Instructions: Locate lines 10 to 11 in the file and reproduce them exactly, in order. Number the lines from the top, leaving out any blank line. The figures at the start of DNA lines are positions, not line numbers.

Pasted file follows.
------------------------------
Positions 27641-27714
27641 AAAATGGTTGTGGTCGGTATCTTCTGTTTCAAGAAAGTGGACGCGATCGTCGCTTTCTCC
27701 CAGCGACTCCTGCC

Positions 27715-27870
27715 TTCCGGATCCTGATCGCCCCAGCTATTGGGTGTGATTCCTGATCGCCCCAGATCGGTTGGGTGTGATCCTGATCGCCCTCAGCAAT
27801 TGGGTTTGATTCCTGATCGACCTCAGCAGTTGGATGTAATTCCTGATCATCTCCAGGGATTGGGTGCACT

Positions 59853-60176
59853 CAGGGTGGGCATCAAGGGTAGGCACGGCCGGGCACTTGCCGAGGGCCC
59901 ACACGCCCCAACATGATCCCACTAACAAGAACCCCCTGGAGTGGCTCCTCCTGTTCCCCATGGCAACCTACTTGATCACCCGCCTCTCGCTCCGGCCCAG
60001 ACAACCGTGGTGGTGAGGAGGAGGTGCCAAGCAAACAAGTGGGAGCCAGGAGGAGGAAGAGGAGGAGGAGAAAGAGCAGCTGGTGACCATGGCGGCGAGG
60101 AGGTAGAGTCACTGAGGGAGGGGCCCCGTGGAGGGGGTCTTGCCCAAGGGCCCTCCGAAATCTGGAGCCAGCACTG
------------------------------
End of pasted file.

60001 ACAACCGTGGTGGTGAGGAGGAGGTGCCAAGCAAACAAGTGGGAGCCAGGAGGAGGAAGAGGAGGAGGAGAAAGAGCAGCTGGTGACCATGGCGGCGAGG
60101 AGGTAGAGTCACTGAGGGAGGGGCCCCGTGGAGGGGGTCTTGCCCAAGGGCCCTCCGAAATCTGGAGCCAGCACTG